Saturday, September 29, 2012

Happy Chuseok.

There is no time I miss Korea more than during the holidays. One of the two major holidays in Korea is 추석 (Chuseok), the Korean thanksgiving. In this year’s lunar calendar it’s this Sunday, September 30th.

Chuseok is a day for Koreans to remember our ancestors (we have a special ceremony) and celebrate the year’s harvest (figuratively too). When we lived in Korea, my family would go to our grandma’s house for the weekend and visit our relatives who live nearby. We would literally make the rounds- going to seven or eight houses of our different relatives who each fed us a full traditional Korean meal.

Little kids in Korean dresses on a non-Korean swing20120927000080_t

For dessert, Koreans eat a special kind of dduk called 송편- Songpyeon (picture source). The shapes vary from region to region. It’s always fun to gather in the kitchen and mold these little rice flour dough and put the fillings (sweet grains and honey) inside. They are then steamed over a boiling pot.

dduk

I so badly want to go home. I haven’t celebrated a Korean holiday at home for the last seven years- Chuseok or the Lunar New Year. I checked airplane tickets to fly out and they are about $1700 last minute. Not bad, but we have another exam coming up. And I can’t just fly to Korea last minute, missing classes and getting jet-lagged both ways.

I have no family here in America which means both Thanksgiving and Christmas just fly on by for me. We do “celebrate” it but not the way Americans do- or the way we do back home in Korea with our families. Sometimes during the holidays I feel like The Little Match Girl looking into everyone’s happy family moments from the cold snowy outside.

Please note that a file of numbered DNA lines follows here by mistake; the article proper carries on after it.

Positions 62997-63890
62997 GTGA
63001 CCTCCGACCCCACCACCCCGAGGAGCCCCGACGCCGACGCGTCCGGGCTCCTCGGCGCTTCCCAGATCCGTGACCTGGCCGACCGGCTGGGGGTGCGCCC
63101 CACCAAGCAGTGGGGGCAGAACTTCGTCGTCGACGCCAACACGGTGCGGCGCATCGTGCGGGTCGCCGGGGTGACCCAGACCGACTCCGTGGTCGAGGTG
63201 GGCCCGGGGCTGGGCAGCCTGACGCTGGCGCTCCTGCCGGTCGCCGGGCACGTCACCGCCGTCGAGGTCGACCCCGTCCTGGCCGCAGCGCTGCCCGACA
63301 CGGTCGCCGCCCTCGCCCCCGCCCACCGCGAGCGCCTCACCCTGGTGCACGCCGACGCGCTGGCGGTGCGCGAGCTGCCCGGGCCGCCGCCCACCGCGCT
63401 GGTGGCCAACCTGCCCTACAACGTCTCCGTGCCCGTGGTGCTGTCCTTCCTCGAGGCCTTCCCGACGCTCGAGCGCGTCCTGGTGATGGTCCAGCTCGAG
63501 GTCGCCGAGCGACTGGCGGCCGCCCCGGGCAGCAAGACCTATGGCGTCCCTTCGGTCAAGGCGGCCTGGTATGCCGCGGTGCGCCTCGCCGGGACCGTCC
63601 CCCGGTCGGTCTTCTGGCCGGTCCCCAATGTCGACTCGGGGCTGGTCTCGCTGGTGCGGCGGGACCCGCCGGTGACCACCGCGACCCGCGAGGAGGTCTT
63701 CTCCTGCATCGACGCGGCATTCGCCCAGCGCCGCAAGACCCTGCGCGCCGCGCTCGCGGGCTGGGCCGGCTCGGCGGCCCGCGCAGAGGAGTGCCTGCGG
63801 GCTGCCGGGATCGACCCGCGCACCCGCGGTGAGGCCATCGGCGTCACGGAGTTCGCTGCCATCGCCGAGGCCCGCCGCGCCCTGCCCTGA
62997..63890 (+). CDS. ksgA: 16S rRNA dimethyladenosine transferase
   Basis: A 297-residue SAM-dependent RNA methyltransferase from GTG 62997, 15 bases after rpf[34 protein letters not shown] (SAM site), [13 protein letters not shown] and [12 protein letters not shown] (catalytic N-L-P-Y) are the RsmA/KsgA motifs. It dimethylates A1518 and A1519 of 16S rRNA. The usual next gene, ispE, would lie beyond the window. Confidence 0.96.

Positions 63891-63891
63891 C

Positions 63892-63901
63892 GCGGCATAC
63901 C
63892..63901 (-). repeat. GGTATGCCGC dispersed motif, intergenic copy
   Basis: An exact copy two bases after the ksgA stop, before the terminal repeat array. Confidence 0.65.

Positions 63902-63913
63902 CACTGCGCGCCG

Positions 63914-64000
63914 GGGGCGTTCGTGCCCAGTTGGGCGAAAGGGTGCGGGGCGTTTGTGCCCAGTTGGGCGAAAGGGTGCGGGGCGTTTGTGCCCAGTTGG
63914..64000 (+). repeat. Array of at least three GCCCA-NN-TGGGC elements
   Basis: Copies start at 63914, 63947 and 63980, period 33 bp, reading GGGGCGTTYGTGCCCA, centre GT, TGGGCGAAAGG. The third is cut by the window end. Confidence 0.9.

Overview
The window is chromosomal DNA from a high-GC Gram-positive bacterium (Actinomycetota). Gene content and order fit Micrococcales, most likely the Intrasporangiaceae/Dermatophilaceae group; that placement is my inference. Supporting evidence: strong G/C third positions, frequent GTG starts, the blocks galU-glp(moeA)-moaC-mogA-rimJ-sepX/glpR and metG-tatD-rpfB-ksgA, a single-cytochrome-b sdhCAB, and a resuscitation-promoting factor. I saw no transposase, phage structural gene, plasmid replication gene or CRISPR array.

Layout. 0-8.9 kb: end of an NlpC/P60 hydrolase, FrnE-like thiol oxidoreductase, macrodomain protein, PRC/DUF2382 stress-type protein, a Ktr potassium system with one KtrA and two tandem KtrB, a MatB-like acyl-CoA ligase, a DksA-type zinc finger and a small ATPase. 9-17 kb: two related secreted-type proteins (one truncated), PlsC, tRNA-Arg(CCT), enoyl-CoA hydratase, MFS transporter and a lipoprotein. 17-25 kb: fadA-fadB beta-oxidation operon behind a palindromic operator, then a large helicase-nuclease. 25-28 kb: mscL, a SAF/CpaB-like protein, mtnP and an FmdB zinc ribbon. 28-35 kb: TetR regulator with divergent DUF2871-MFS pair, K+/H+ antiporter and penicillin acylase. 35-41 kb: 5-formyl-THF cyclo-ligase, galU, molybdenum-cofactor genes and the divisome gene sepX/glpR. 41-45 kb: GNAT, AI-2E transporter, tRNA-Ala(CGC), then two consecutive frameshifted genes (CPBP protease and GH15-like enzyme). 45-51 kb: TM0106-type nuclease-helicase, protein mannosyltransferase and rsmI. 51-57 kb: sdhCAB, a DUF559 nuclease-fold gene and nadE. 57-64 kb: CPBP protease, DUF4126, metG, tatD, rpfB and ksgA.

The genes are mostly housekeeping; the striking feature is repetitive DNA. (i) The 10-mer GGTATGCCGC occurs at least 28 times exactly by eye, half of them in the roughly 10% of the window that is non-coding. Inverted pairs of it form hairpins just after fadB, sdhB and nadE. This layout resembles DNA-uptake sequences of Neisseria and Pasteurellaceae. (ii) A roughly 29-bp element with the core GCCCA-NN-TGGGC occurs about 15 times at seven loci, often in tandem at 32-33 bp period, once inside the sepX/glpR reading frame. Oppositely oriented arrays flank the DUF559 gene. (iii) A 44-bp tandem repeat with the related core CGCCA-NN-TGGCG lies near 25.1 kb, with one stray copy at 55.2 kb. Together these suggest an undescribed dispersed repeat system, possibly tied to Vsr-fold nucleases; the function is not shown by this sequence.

So I’m in Philadelphia. Thinking of home. Happy Chuseok everyone.

12 comments:

  1. mortonsculpting.blogspot.caSeptember 30, 2012 at 6:38 PM

    Hello Yesle,

    thanks for visiting my blog and Haslla Art World, it is an incredible place. Pleased that my poem is placed in the cafe. More and more international arts events happening each year demonstrate that the sentiment of the poem is true.
    "No Borders"

    Winds blow
    Waters flow
    Arts grow

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    Replies
    1. Yes, your poem is hanging at the cafe. Our summer residency program was wonderful this year with the cafe now open in the evenings for drinks & finger foods.

      I hope you visit Haslla sometime soon- maybe I'll see you there next summer?

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  2. I love your great explanation about Korean Biggest holiday!

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    Replies
    1. The actual holiday and the family-loving sentiments are so much bigger. Words don't do it justice. Friends and family- please just come celebrate Chuseok with me one year? ;)

      Delete
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    ReplyDelete